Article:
GK: Rob Elliot
Now, we're not going to be unfair on Rob Elliot, but he's certainly not the most remakable name in this squad - he is from South London however, and was the next-best goalkeeper we could find. Born in Greenwich in 1986, Rob Elliot grew up supporting Charlton, and joined the club from Erith Town when he was 17. Having made just under 100 league appearances for the Addicks, he's currently backup goalkeeper for Newcastle United, and has played 4 times for the Republic of Ireland.
RB: Nathaniel Clyne
Born in Stockwell in 1991, Clyne is another member of the elite crop of players to come out of Croydon in recent years. Having made his debut for Palace in 2008, Clyne went on to make over 100 appearances for the Eagles, before signing for Southampton, and then onto Liverpool, where he is currently playing. Having earned 14 caps for England, Clyne was unlucky to miss out on the first team, but we decided that Johnson had been there, done that, and had to some extent proven himself to be a player of a very high standard, while Clyne still has a little way to go.
CB: Richard Rufus
A one-club man for Charlton, Richard Rufus was born in Lewisham in 1975. Having made his debut at 19 in 1994, Rufus would go onto captain the side, and play nearly 300 league game for the club. Injury forced him to retire prematurely, however that has not stopped Richard from pulling up trees, as he was found in 2015 to have operated a £16 million Ponzi scheme involving members of his own family, and congregation members of churches he attended. He pocketed £3 million for himself. Rufus makes the bench, but we're not happy about it.
CM: Lawrie Sanchez
A South-Londoner by birth, Lawrie Sanchez was born in Lambeth in 1959 to an Ecuadorian father, and a Northern Irish mother. Though born in Lambeth, he was brought up in Reading, whom he made his debut for in 1978. He would return to South London however in 1984, when he signed for Wimbledon (then actually playing in Merton), and became an integral member of the Crazy Gang side that won the F.A. Cup in 1988. It was Sanchez who scored the winning goal that sunk favourites Liverpool in the final.
CM: Michael Thomas
Born south of the river in Lambeth, Michael Thomas is remembered for one particular moment - when he scored the last-minute title-winning goal in injury time for Arsenal against title-rivals Liverpool, at Anfield. It was Arsenal's first title in eighteen years, and the moment is memorialised in detail in the film Fever Pitch starring Colin Firth. Thomas would actually go on to play over 100 games for Liverpool, and earn 2 caps for England.
W: Roy Dwight
We bet a lot of you don't know who Roy Dwight is. Fancy guessing? Okay, we'll give you five seconds: 5 Mississippi, 4 Mississippi, 3 Mississippi, 2 Mississippi, 1, Mississippi. Got it yet? If your answer was Elton John's cousin (real name Reg Dwight), you are correct! But seriously, beyond this connection, Roy Dwight was by all accounts a very well-regarded winger in his time. He scored the opening goal for Nottingham Forest in the 1959 F.A. Cup Final against Luton Town, before breaking his leg 20 minutes later - Forest would still go on to win. Born in Belvedere in 1933, Dwight made his league debut playing for Fulham in 1954, where he would score 54 goals in 72 games.
CF: Edgar Kail
Edgar Kail is a name only really known by the saddest of football fans - or just Dulwich Hamlet supporters. Born in Camberwell in 1900, Kail signed for Dulwich at the age of 15, who were then quite a big deal. A committed amateur, he turned down numerous offers from professional teams, and played for Dulwich for 18 years, scoring 427 goals and wining two F.A. Amateur Cups. Thought of as the greatest player to ever play for the Hamlet, Edgar Kail is also the last non-league player to play for England. All in all, he played for England 3 times in 1929 and scored 2 goals.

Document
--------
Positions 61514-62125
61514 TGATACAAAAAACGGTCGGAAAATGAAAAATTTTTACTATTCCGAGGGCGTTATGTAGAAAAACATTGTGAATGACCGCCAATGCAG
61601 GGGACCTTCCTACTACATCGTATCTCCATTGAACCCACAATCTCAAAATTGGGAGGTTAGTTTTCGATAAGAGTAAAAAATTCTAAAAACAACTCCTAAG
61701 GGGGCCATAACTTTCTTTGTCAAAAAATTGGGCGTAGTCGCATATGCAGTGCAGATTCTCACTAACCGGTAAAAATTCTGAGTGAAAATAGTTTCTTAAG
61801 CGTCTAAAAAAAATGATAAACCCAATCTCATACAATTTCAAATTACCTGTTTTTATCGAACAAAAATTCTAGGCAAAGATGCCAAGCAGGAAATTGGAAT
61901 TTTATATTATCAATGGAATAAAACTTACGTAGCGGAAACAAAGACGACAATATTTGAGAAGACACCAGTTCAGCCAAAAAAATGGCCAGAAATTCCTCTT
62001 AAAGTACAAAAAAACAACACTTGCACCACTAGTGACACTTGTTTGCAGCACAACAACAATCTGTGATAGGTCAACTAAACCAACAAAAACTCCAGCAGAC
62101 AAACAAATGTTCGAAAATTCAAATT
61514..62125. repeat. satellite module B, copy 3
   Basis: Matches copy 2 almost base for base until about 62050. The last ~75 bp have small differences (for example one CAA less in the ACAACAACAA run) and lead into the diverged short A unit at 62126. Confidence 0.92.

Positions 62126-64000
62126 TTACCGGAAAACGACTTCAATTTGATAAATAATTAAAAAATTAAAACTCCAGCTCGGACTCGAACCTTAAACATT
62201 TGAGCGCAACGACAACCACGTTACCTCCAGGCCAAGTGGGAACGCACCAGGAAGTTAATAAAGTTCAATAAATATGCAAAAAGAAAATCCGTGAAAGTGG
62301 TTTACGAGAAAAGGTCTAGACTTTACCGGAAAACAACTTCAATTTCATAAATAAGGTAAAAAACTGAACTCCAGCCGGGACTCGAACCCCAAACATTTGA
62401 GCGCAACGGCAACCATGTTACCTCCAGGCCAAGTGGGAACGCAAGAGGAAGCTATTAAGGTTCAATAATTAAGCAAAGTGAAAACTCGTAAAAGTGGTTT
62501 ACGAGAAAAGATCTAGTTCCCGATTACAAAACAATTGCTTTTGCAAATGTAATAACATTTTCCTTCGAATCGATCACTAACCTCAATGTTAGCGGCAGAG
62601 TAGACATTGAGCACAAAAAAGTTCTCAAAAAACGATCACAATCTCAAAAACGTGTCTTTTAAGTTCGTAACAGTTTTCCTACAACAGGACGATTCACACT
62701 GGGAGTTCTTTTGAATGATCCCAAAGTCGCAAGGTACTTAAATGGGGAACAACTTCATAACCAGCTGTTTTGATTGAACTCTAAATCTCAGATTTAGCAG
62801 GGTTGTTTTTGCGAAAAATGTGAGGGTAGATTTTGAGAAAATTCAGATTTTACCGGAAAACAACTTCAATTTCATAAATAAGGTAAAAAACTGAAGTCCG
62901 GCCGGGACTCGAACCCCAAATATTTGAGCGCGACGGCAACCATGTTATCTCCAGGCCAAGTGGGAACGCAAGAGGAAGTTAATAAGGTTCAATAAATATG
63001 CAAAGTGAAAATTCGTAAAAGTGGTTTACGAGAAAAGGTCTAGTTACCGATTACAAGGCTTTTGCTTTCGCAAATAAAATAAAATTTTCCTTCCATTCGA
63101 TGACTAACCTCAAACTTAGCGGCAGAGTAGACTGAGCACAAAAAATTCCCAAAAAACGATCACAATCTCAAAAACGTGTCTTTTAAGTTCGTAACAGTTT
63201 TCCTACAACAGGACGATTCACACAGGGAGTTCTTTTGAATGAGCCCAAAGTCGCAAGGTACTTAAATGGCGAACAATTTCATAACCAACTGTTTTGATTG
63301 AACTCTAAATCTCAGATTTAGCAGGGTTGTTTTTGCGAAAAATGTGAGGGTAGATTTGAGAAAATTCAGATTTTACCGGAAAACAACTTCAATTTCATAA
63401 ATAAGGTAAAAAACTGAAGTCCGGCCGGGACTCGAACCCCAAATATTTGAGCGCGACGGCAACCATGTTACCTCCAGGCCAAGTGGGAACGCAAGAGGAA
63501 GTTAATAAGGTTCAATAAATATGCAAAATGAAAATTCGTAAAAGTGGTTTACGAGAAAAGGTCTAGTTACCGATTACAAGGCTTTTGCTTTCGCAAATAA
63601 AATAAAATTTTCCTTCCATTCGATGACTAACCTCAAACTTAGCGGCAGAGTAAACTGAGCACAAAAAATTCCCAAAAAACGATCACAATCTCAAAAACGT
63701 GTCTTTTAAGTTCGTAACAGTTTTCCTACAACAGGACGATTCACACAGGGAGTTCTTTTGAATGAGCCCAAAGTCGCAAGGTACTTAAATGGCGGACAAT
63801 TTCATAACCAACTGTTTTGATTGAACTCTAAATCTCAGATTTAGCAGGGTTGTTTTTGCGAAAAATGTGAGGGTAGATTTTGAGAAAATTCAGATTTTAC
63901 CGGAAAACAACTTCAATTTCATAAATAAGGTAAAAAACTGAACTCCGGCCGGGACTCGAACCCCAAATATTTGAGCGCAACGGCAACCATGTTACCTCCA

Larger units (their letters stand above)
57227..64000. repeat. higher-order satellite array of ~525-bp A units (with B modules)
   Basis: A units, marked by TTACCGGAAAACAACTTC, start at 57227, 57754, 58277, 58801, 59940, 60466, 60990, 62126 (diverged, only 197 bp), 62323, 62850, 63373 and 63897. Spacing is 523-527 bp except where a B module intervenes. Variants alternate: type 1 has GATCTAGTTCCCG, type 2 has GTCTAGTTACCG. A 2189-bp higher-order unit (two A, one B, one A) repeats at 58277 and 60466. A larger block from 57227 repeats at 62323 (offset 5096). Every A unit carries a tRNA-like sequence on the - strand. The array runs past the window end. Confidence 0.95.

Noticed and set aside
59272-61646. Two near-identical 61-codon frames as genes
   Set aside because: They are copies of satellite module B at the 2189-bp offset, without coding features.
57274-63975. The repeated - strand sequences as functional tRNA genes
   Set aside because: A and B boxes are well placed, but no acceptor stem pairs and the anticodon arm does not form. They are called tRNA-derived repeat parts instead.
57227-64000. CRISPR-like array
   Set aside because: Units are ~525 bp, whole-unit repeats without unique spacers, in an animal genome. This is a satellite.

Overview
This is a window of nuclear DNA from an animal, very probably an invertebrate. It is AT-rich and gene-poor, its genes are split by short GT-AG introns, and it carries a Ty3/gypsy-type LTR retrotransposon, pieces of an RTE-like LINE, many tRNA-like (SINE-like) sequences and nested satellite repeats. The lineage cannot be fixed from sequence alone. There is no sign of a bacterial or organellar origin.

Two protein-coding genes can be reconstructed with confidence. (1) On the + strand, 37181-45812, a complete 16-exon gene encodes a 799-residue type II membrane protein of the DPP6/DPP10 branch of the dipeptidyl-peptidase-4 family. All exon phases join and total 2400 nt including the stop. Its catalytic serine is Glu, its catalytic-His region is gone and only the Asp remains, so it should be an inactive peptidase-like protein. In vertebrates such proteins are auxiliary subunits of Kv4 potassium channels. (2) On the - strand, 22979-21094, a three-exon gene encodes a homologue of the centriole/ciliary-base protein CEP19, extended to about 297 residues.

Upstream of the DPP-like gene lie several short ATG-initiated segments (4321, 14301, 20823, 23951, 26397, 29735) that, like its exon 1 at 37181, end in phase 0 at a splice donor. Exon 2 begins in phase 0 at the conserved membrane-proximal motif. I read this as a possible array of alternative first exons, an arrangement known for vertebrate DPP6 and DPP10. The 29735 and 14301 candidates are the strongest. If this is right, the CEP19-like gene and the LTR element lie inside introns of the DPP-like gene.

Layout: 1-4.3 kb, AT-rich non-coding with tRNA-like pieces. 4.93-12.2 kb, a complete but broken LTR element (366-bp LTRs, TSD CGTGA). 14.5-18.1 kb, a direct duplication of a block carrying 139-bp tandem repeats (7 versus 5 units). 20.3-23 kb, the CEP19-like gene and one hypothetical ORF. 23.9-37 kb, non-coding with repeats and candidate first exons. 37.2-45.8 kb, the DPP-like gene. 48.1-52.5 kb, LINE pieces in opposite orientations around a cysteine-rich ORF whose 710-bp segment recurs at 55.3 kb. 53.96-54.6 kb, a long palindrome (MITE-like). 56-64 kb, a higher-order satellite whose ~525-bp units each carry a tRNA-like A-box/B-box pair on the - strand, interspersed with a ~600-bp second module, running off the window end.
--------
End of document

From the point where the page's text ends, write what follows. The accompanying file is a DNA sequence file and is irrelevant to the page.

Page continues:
Manager: Roy Hodgson
This may not be a popular selection as manager, but really, there was no one else. Say what you want about Roy, his record is hardly bad. Born in Croydon, Hodgson spent his playing career in the lower leagues, before naturally making his managerial debut in 1976 at Swedish club Halmstad. He won the league title with them twice in 1976 and 1979, the first being rather remarkable considering they had just survived relegation the season before. From then on it's been a career of peak and troughs. In brief Hodgson has managed: Halmstad (Sweden), Bristol City, Oddevold (Sweden), Orebro (Sweden), Malmo (Sweden), Neuchtmal Xamax (Switzerland), Switzerland, Inter Milan, Blackburn, Inter Milan (again), Grasshoppers (Switzerland), Copenhagen (Denmark), Udinese (Italy), United Arab Emirates (the country), Viking (Norway), Finland, Fulham, Liverpool, West Brom, and then England. During this time he has won 7 Swedish league titles, 2 Swedish cups, 1 Swiss super cup, 1 Danish league, 1 Danish super cup and finished runner-up in the UEFA Cup twice. Not bad for a boy from Croydon.
Assistant/Trainer: Alan Pardew
Alan "Pards" Pardew, or Pardiola to his friends, had to get into this setup somehow. When we found out he was born in Wimbledon we just had to fit in the King of Banter somehow. We included this role just to get this absolute menace in. Not much needs to said about Pardew other than the fact that he is a total banter lad legend. You can't leave Pards out, you simply can't.
There were plenty of good players who missed out, and the pool to pick from was pretty strong. We should make clear that we're all quite young, so our knowledge of players from South London from a bit further back than the 80s and 70s is not quite as good. Our formation was not decided through tactical preference but rather to try and make the best out of the players on offer.